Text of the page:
At the start of 2018, the
- casino mogul Steve Wynn was the Republican National Committee’s national finance chairman. He resigned after The Wall Street Journal reported that he’d been accused of committing multiple acts of sexual harassment and assault. (Wynn denied assaulting anyone.)
- Elliott Broidy, owner of a private security company, was an R.N.C. deputy national finance chairman. He resigned after The Journal reported that he’d paid hush money to a former Playboy model who said she’d had an abortion after he got her pregnant.
- (Cohen was also a deputy chairman; he resigned in June.)
As this year began,
- Steve Bannon, Trump’s former campaign head and chief White House strategist, whose sympathy for white nationalists did so much damage in so little time, was still running Breitbart News. He’d not yet burned his bridges to Trumpworld with his comments in Michael Wolff’s book “Fire and Fury,” which was published in January. Since then, Bannon has lost considerable pull. He most recently made headlines after he was scheduled to speak at a conference on sex robots; a backlash to his invitation led to the conference being postponed.
- McClatchy reported that the F.B.I. was investigating whether Russia funneled money through the National Rifle Association to aid the Trump campaign. Throughout the year, as evidence of sketchy connections between the N.R.A. and Russia kept emerging, many on the right poo-pooed it. (“This attempt to turn the N.R.A. into another cog in the Russian conspiracy is laughable, but the mainstream media apparently still find it deeply compelling,” wrote Breitbart editor Joel Pollak in March.)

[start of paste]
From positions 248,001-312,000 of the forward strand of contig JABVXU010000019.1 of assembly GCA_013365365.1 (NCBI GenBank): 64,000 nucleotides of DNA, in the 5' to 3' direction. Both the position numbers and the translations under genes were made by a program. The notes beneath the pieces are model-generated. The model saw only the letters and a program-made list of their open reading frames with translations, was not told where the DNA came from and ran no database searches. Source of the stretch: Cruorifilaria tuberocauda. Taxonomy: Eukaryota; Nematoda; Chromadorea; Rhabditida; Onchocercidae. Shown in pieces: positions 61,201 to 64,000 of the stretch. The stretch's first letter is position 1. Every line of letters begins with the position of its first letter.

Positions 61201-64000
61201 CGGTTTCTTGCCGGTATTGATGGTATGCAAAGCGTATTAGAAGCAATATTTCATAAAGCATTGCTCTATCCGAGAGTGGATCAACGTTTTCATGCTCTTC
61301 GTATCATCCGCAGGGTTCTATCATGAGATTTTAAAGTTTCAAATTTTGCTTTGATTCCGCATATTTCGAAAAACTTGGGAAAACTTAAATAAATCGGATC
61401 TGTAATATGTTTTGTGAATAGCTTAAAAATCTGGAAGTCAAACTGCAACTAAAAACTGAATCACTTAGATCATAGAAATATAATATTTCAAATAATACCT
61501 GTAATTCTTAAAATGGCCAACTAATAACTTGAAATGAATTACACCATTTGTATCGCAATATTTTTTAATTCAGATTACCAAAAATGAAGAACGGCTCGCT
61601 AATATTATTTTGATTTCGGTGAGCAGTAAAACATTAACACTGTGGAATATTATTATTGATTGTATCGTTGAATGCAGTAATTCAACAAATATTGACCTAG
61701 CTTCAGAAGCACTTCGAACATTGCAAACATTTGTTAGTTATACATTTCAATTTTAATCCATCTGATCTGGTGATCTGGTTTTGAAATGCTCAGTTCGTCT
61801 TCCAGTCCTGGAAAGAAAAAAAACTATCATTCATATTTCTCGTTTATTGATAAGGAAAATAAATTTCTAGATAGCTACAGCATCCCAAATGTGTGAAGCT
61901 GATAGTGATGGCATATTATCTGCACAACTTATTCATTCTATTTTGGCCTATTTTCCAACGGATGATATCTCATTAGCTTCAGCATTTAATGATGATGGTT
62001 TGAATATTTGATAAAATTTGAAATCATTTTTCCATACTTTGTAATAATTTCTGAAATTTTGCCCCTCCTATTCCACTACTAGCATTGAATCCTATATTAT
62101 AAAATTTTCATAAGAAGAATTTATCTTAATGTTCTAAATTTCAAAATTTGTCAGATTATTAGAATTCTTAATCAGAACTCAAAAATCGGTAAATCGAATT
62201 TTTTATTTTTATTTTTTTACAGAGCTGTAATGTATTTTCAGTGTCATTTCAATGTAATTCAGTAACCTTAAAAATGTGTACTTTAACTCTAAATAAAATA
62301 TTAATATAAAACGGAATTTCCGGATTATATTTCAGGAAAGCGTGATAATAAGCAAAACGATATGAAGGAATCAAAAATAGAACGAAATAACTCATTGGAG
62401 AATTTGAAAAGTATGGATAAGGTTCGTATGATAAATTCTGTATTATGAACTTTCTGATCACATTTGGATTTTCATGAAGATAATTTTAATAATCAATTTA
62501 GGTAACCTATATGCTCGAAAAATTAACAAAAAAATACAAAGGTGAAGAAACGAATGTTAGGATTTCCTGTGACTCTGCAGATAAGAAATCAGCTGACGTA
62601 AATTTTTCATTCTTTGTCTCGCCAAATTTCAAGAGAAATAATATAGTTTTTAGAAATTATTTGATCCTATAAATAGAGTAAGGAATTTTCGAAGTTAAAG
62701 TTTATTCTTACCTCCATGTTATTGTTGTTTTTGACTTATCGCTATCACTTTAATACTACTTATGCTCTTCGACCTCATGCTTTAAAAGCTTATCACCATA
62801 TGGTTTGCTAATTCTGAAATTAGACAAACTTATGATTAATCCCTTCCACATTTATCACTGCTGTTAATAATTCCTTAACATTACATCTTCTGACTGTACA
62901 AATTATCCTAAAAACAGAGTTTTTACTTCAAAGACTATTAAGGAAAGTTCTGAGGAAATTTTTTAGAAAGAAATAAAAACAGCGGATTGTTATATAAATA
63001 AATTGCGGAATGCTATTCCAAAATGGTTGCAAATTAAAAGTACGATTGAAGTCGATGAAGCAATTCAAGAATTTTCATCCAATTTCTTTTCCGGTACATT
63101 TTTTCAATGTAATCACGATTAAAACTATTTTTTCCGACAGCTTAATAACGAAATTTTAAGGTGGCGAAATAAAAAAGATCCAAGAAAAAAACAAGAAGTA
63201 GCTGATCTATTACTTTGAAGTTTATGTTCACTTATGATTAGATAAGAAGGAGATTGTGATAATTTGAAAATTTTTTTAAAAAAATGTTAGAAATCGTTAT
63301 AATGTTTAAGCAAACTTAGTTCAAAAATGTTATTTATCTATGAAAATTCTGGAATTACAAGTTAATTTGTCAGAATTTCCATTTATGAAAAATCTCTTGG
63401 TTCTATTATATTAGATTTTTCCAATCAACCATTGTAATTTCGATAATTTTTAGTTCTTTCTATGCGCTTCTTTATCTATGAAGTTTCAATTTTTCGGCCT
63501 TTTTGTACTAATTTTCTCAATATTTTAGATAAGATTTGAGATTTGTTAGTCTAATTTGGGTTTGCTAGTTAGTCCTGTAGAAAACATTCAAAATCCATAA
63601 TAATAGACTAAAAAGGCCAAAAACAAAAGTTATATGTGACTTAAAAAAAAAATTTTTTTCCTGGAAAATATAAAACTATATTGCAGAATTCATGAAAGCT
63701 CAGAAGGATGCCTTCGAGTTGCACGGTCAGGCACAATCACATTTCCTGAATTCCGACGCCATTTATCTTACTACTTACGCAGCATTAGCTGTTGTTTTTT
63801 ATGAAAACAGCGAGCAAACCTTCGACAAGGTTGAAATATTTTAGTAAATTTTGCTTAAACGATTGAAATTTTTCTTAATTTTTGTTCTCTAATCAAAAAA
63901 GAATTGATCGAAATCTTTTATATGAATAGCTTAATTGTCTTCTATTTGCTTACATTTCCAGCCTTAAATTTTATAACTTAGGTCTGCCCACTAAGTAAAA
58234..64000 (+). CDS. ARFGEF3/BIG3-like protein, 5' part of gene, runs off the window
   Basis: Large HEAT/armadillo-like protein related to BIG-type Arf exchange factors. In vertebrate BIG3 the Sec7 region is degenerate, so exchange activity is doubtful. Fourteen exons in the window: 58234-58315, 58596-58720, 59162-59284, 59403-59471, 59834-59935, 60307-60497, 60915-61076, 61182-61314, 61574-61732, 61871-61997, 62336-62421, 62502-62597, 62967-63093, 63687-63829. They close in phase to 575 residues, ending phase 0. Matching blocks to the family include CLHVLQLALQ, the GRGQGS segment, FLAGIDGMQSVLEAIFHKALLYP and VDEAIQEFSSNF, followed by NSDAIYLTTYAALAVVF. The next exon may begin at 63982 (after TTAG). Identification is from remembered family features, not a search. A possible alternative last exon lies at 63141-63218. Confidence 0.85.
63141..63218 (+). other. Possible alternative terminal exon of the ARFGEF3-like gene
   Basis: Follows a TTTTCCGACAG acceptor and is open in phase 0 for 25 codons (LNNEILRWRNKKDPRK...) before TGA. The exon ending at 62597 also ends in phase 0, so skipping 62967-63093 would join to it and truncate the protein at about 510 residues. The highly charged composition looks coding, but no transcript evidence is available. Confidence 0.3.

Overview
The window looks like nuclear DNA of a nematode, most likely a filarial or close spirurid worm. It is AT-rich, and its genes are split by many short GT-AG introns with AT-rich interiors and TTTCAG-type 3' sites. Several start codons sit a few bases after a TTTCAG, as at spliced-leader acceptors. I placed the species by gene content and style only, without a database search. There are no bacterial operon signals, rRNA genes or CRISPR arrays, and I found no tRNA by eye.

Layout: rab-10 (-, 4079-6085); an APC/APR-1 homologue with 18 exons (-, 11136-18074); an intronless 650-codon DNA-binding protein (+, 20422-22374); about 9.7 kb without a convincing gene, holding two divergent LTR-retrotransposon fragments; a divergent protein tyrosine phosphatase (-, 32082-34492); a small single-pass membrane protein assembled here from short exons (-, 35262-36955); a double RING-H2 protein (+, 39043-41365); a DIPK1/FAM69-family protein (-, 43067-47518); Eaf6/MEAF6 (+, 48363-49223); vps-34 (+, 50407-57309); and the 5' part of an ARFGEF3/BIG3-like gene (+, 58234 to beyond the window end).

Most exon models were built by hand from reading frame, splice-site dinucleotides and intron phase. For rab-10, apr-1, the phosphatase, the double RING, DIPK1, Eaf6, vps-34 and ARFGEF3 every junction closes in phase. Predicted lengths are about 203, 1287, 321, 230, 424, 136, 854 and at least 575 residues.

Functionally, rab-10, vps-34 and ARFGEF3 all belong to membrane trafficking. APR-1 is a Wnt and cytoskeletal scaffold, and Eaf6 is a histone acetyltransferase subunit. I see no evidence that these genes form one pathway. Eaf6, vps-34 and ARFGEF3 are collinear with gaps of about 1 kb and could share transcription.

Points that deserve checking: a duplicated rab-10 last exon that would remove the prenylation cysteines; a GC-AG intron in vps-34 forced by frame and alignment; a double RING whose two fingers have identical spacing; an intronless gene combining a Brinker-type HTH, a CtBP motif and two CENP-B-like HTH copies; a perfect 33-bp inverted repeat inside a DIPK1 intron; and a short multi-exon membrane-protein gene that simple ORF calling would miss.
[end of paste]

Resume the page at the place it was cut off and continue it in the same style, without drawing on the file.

- On Thursday, Maria Butina, a Russian who’d nurtured ties to N.R.A. leadership and to Trumpworld, pleaded guilty to conspiring to act as a foreign agent. The plea described how, after arranging a junket to Moscow for a “Gun Rights Organization,” she wrote a message to her handler that was translated as, “We should allow them to express their gratitude now, we will put pressure on them quietly later.”
Apr 24, 2018 – Environmental Protection Agency chief Scott Pruitt listens to President … Scott Pruitt moved Tuesday to limit what science can be used in writing … The proposed rule would only allow the EPA to consider studies where the …
Last summer one of his senior schedulers, Madeline G. Morris, was fired by Mr. Pruitt’s former deputy chief of staff, Kevin Chmielewski, who said he let her go because she was questioning the practice of retroactively deleting meetings from the calendar. Mr. Chmielewski has emerged as a harsh critic of Mr. Pruitt after a bitter falling out that led to his departure from the agency as well.
.. Madeline G. Morris, was fired by Mr. Pruitt’s former deputy chief of staff, Kevin Chmielewski, who said he let her go because she was questioning the practice of retroactively deleting meetings from the calendar.